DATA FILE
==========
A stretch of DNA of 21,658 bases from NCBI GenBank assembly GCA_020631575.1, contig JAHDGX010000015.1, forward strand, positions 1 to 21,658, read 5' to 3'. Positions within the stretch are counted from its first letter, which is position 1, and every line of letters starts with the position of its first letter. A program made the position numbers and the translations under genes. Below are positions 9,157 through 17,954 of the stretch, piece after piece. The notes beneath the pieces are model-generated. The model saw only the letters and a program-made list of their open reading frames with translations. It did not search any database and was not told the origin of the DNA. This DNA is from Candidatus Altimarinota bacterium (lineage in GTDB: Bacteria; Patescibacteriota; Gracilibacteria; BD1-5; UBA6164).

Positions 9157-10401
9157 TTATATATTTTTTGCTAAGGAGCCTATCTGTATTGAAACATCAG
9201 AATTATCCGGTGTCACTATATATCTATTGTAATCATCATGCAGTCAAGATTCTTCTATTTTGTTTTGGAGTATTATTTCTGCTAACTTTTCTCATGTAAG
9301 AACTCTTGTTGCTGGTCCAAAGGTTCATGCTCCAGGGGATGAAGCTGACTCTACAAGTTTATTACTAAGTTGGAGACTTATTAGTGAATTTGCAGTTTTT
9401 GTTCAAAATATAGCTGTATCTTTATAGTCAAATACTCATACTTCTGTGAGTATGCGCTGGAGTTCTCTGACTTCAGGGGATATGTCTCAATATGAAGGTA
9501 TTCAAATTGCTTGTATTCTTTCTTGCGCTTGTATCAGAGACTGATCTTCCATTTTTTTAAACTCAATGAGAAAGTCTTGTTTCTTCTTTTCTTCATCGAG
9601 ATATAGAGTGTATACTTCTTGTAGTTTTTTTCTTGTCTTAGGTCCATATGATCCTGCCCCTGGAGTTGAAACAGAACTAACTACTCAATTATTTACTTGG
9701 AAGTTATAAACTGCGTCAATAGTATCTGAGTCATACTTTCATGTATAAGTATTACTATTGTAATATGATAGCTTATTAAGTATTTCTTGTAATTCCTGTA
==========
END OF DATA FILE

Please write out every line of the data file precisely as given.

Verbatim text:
A stretch of DNA of 21,658 bases from NCBI GenBank assembly GCA_020631575.1, contig JAHDGX010000015.1, forward strand, positions 1 to 21,658, read 5' to 3'. Positions within the stretch are counted from its first letter, which is position 1, and every line of letters starts with the position of its first letter. A program made the position numbers and the translations under genes. Below are positions 9,157 through 17,954 of the stretch, piece after piece. The notes beneath the pieces are model-generated. The model saw only the letters and a program-made list of their open reading frames with translations. It did not search any database and was not told the origin of the DNA. This DNA is from Candidatus Altimarinota bacterium (lineage in GTDB: Bacteria; Patescibacteriota; Gracilibacteria; BD1-5; UBA6164).

Positions 9157-10401
9157 TTATATATTTTTTGCTAAGGAGCCTATCTGTATTGAAACATCAG
9201 AATTATCCGGTGTCACTATATATCTATTGTAATCATCATGCAGTCAAGATTCTTCTATTTTGTTTTGGAGTATTATTTCTGCTAACTTTTCTCATGTAAG
9301 AACTCTTGTTGCTGGTCCAAAGGTTCATGCTCCAGGGGATGAAGCTGACTCTACAAGTTTATTACTAAGTTGGAGACTTATTAGTGAATTTGCAGTTTTT
9401 GTTCAAAATATAGCTGTATCTTTATAGTCAAATACTCATACTTCTGTGAGTATGCGCTGGAGTTCTCTGACTTCAGGGGATATGTCTCAATATGAAGGTA
9501 TTCAAATTGCTTGTATTCTTTCTTGCGCTTGTATCAGAGACTGATCTTCCATTTTTTTAAACTCAATGAGAAAGTCTTGTTTCTTCTTTTCTTCATCGAG
9601 ATATAGAGTGTATACTTCTTGTAGTTTTTTTCTTGTCTTAGGTCCATATGATCCTGCCCCTGGAGTTGAAACAGAACTAACTACTCAATTATTTACTTGG
9701 AAGTTATAAACTGCGTCAATAGTATCTGAGTCATACTTTCATGTATAAGTATTACTATTGTAATATGATAGCTTATTAAGTATTTCTTGTAATTCCTGTA